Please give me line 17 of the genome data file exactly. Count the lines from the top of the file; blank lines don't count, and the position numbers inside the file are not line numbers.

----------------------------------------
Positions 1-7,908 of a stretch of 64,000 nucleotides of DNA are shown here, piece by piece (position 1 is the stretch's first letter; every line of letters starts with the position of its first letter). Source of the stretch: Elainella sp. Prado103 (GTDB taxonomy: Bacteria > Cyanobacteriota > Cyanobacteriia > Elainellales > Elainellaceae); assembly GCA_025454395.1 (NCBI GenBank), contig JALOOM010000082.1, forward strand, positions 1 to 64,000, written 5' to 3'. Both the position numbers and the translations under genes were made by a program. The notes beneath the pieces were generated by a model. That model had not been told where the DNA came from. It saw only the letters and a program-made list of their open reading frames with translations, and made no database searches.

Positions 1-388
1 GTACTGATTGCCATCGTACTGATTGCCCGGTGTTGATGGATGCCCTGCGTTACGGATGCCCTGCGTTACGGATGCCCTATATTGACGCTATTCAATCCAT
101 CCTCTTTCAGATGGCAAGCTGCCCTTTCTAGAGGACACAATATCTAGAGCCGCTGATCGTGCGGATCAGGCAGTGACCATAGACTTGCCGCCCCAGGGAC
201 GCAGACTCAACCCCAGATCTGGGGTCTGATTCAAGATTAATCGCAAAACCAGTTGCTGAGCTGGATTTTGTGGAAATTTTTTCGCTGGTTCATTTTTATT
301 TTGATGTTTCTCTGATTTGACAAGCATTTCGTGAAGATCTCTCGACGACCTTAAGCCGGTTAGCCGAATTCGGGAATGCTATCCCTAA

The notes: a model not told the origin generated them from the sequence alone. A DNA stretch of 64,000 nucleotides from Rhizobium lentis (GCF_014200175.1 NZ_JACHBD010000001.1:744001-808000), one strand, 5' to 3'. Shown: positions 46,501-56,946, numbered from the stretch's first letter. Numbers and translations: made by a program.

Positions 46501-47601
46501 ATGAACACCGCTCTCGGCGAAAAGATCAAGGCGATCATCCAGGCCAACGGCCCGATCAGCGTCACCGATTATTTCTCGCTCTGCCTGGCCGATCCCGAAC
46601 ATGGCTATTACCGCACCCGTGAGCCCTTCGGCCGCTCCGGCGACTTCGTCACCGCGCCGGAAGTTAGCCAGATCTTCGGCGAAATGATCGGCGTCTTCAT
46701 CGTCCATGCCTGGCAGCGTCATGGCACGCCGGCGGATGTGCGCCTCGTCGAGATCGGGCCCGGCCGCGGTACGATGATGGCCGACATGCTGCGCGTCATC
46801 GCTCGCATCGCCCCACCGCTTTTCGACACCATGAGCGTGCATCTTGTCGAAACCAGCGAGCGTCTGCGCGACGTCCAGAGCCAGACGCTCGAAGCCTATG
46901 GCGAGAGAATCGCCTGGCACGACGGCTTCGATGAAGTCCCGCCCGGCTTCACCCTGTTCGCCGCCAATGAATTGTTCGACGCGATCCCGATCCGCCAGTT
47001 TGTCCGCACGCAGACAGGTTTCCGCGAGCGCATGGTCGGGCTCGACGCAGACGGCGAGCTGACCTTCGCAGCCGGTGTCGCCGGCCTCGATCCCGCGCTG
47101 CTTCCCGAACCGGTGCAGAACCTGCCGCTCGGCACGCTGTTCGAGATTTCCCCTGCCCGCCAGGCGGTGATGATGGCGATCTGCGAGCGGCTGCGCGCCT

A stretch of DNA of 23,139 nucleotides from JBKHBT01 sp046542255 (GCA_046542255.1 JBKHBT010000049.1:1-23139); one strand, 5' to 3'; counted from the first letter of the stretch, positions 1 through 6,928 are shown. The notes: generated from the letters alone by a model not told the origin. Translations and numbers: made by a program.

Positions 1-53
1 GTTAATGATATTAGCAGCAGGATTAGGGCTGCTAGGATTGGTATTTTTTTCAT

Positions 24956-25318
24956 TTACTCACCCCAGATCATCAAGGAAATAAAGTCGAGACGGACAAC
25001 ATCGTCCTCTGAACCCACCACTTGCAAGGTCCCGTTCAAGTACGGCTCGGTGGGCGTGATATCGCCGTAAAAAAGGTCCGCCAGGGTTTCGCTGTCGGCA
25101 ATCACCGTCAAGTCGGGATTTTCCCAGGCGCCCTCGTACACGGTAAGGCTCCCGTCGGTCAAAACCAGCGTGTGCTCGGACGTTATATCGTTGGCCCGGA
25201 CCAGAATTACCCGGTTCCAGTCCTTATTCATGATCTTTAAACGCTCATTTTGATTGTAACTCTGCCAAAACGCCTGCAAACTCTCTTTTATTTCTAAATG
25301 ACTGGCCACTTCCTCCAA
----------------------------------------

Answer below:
Positions 1-53